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Headphones at Work

Updated: Dec 20, 2021

Headphones at work
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Use of headphones are becoming more popular within the workplace. Working from home have given people flexibility of setting their own work environments and now that we are back in the office many are wanting to incorporate their new work environment settings. So how are headphones a health and safety topic?

People enjoy listening to music and podcasts with many individuals believing that

it helps them relax, stay focused, and avoid interruptions. This month there have

even been reports regarding a NZ Council Zoom meeting being used by workers

to make it look like they are in a meeting to stop being interrupted by others.

So how are headphones a health and safety topic? They sound like they could

benefit the workplace?

Correct, they can benefit workers, however they can also create a hazard in

particular workplaces.

Health and Safety

In workplaces such as offices, especially if an open-plan environment, the

benefits of wearing headphones could possibly outweigh the negatives.

However for many workplaces headphones could possibly be a health and

safety hazard.

It would be recommended that a risk assessment is completed to analyze

potential risks. Some items to consider are:

Headphones can make you unaware of your surroundings -

  • Are there other hazards that you should be focusing on, such as traffic movements in the area?

  • If you are working alone can you hear people entering the premises / does it create a security risk?

  • Listening to music could potentially result in you not hearing important safety alarms such as fire alarms, machine sirens, horns or instructions from others.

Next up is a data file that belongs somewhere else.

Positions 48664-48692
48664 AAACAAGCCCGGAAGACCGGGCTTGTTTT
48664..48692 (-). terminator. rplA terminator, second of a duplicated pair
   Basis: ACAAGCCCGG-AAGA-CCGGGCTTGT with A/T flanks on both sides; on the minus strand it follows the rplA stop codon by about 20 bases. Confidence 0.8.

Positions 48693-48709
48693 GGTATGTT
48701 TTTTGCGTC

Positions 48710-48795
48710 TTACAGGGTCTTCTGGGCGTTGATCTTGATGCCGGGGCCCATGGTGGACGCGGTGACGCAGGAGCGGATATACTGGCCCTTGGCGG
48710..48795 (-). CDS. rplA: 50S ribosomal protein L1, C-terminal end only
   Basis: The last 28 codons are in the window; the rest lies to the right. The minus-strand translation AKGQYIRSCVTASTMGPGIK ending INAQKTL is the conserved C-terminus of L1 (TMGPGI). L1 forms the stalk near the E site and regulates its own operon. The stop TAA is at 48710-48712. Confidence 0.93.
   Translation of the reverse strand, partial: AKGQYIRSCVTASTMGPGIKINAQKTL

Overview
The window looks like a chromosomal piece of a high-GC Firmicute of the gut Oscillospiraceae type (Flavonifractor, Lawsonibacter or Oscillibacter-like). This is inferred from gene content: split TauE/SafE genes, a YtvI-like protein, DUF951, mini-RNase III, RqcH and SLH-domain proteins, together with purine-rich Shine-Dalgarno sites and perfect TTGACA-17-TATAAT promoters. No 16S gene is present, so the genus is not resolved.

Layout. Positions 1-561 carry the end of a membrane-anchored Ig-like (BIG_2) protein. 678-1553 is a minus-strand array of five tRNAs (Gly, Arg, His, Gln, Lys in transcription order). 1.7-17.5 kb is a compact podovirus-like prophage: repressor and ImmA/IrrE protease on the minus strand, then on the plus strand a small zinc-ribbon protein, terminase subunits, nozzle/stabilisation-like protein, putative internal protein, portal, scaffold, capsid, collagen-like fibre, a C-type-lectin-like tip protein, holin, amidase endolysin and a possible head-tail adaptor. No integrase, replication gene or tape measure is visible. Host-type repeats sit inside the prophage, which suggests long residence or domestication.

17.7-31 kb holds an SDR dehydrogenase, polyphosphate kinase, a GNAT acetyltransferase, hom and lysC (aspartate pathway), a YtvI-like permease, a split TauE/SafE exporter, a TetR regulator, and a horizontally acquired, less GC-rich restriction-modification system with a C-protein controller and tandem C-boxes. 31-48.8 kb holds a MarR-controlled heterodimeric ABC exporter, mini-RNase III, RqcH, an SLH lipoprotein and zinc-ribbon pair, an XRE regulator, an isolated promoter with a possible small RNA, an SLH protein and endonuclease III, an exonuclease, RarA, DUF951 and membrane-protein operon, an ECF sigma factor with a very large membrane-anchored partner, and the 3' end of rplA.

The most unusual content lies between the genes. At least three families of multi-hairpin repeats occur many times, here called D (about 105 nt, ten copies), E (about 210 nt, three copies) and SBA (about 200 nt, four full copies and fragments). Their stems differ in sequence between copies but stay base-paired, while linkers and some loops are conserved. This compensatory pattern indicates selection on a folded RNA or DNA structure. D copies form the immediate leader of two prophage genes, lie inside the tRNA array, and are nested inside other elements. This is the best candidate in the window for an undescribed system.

• Headphones could also mean you do not hear your co-worker shouting for help after they have had an accident, delaying crucial emergency assistance.

  • Can you hear the machine / vehicle you are operating? It is important to hear these to ensure they are working correctly, nothing has gotten caught and causing issues?

  • They could become slip/trip/ projectile hazard if they fall out (earbuds)

  • They wires could get caught, cut through, entangled or become a choke risk

  • They could effect the proper fit of PPE, such as hazard hats /hearing protection Should not be used instead of Hearing Protection Equipment

  • Loud noise for extended periods of time can cause hearing loss (Check dB Levels)


Those who like wearing headphones whilst working could be positively benefiting from

them. Benefits include:

  • Music helps de-stress

  • Helps them stay focused

  • Drives productivity

  • Helps to motivate them

  • Makes strenuous tasks more bearable

  • Signaling to colleagues that they are busy and do not want to be disturbed

  • Prevents interruptions

Research has shown that music and podcasts are an effective method for relaxation

and stress management. Upbeat music can make you feel more optimistic and positive

towards what you are doing, slower music can relax your mind and feel less stressed.

If you are a individual who does not wear earphones at work, you may believe that

music or podcasts can be a distraction or even anti-social / rude.

Possible Controls

If you enjoy or benefit from wearing headphones in the workplace then some

consideration could be taken to keep using them in the workplace if your employer

agrees to it.

Some considerations could include:

  • Headphones are not worn during specific tasks to ensure the risks are controlled

  • Volume controls - you must be able to hear someone talking to you.

  • Only one earbud in at a time

  • Wireless headphones only

  • No noise cancelling headphones

  • A radio is provided instead of using headphones

  • If working alone do not use headphones if security could be a risk

  • Supply Bluetooth / radio earmuffs (this could be by arrangement where company pays $x and worker pays $x amount)

There are no specific Health and Safety regulations that ban headphone use at work,

in certain workplaces where there are risks, there is a concern that employees are

distracted by their headphone, or if they are causing a distraction to others it would be

reasonable to put a ban in place, especially if controls and communication have been

proven ineffective.

Need Assistance?

Our team are available if you require assistance with Risk Assessments.

Please contact us if you require any advice or check out our website:

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